NOW: Dropper seatposts have make it possible to ride more places. Our wide-range drivetrain allows us to climb and climb. And climb with composure. Then, for the descent we simply drop the saddle remotely and plunge down in a position that allows us to make small movements AND big movements. We are no longer behind the centre of the bike so we can rail the hell out of turns and float down tricky drops and descents, all the while moving our weight around the bike, either proactively or reactively – without hindrance. What a pleasure!
THEN: We eventually had adjustable suspension, but it required moving the lever on the fork or shock, while riding. A little risk, but a lot of inconvenience. We’d lock the fork suspension and/or shock out on a climb to ensure optimal efficiency. Then, once we’d crested the summit we’d charge down the subsequent descent realising on the first major root, rock or rut that we’d forgotten to open the suspension for the descent. Depending on the situation, we’d either just keep going and bounce and jar our way down, or we’d have to quickly stop, or slow down to a less blurry pace to make the necessary adjustments.
NOW: Most bikes now come with remote suspension adjustment. This allows us to flick a switch without taking our hand off the handlebar and we have an immediate say over how much or little suspension we want active. Specialized’s Brain system automatically responds, activating suspension when terrain is uneven and then locking out when it becomes smooth. Modern suspension adjustment means we can ride all terrain with the appropriate amount of suspension and this makes us more efficient/fast and gives us a serious amount of control.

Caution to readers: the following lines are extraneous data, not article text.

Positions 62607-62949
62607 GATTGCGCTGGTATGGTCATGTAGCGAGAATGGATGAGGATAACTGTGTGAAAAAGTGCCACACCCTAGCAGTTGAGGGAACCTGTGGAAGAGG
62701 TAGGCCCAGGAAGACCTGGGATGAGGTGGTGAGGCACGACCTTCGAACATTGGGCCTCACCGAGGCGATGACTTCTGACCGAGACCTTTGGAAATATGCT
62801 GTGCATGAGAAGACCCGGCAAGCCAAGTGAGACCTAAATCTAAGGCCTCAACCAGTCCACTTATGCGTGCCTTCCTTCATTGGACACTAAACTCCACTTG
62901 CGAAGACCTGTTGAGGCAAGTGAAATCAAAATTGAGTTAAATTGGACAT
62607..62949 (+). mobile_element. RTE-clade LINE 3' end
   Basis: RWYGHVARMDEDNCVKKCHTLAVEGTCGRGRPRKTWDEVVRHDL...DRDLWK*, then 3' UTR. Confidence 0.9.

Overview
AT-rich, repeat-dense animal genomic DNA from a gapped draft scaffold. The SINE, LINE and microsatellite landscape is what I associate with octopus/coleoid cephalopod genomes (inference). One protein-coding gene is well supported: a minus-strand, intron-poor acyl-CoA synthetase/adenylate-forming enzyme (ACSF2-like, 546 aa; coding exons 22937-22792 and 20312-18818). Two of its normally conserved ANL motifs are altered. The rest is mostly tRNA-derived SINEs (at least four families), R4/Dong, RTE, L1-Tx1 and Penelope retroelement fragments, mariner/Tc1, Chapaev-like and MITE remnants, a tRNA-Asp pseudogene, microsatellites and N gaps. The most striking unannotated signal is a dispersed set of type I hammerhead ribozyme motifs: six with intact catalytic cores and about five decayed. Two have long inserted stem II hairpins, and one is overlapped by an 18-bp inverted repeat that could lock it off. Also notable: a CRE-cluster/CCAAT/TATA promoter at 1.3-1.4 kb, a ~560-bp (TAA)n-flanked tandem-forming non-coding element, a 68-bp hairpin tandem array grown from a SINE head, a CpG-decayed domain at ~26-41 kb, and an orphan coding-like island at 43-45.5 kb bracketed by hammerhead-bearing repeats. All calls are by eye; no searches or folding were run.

THEN: With rim brakes on a mountain bike we had some real wild experiences. For starters, those rims were prone to dents and build-up of brake-pad residue. The wheels were also easily buckled. Add some water crossings and mountain biking with rim brakes was a bit of a guessing/hoping/praying affair. Long descents would not only deliver arm pump, but our fingers would actually start hurting from gripping the levers so hard.
NOW: Almost all modern mountain bikes now come with hydraulic disc brakes and our fingers and forearms are eternally grateful. Not only are the bikes easier to control because disc brakes are so dependable and effective, but we can actually ride faster because we trust our brakes to work as and when we need them to.
These seven features aren’t the only improvements in mountain bike design, tubeless tyres, carbon fibre as a frame material and other smaller, less obvious features have taken mountain bikes through a steep evolution curve that’s given us modern bicycles that really must be appreciated.